step-by-step procedures for performing basic communication server administration tasks. Includes managing phones, managing features, and routing outgoing calls.

Avaya Communication Manager Advanced Administration Quick Reference - Provides

step-by-step procedures for adding trunks, adding hunt groups, writing vectors and recording announcements.

Avaya Communication Manager Basic Diagnostics Quick Reference - Provides

step-by-step procedures for baselining your system, solving common problems, reading alarms and errors, using features to troubleshoot your system, and contacting Avaya.

Feature Description and Implementation for Avaya Communication Manager- Provides


Related documents

Hardware Description and Reference for Avaya Communication Manager - Provides

hardware descriptions, system parameters, lists of hardware required to use features, system configurations, and environmental requirements.

Overview for Avaya Communication Manager - Provides a brief description of Avaya

communication server features.

Reports for Avaya Communication Manager - Provides detailed descriptions of the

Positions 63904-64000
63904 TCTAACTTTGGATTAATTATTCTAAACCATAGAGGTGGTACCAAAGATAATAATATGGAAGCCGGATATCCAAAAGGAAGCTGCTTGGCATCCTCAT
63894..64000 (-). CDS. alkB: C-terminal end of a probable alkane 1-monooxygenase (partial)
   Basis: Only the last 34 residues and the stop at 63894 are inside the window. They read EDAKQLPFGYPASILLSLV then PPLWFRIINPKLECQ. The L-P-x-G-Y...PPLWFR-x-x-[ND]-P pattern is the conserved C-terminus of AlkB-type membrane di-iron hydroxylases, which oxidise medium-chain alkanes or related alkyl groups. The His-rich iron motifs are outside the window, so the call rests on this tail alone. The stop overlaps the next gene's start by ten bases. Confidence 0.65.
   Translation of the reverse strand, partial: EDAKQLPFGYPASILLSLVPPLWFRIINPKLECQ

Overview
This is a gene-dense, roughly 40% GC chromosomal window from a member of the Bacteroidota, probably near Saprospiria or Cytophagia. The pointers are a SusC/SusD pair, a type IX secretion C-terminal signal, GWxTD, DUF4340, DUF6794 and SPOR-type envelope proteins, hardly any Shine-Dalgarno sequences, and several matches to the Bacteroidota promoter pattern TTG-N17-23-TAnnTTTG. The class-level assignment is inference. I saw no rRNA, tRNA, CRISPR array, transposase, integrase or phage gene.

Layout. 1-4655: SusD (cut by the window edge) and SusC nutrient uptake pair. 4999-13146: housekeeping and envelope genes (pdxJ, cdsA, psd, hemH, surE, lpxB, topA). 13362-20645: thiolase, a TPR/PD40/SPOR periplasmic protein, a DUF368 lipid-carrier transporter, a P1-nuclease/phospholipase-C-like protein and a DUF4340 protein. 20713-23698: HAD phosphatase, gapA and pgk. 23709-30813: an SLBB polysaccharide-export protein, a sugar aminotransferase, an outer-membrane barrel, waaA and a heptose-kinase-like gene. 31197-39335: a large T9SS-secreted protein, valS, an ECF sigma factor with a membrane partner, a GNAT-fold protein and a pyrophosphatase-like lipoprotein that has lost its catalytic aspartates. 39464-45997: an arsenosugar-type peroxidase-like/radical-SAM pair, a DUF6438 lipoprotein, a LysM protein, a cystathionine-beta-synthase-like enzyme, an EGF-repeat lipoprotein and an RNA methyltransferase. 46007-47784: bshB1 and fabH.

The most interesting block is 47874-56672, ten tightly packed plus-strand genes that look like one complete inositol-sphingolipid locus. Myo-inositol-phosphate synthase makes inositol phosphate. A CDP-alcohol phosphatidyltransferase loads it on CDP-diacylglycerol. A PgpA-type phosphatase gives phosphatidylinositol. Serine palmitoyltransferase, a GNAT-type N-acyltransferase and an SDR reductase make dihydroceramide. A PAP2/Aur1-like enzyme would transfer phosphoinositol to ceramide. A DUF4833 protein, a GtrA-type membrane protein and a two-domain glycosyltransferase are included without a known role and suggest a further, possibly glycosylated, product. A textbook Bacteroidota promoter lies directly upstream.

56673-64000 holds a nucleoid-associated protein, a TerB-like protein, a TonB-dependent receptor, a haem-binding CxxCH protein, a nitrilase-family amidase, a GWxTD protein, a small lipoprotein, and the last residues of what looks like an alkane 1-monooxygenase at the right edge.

measurement, status, security, and recent change history reports available in the system and is intended for administrators who validate traffic reports and evaluate system performance. Includes corrective actions for potential problems.

Call Center documents

These documents are issued for Avaya Call Center applications. The intended audience is Call Center administrators.

Avaya Call Center Change Description - Provides a high-level overview of the new

features available for the most-current release.

Avaya Call Center Call Vectoring and EAS Guide - Provides information on how to write,

use, and troubleshoot vectors, which are command sequences that process telephone calls in an Automatic Call Distribution (ACD) environment.

Avaya Communication Manager Call Center Software - Basic Call Management System

(BCMS) Operations - Provides information on the use of the BCMS feature for ACD


Avaya Business Advocate User Guide - Provides a general understanding of how Avaya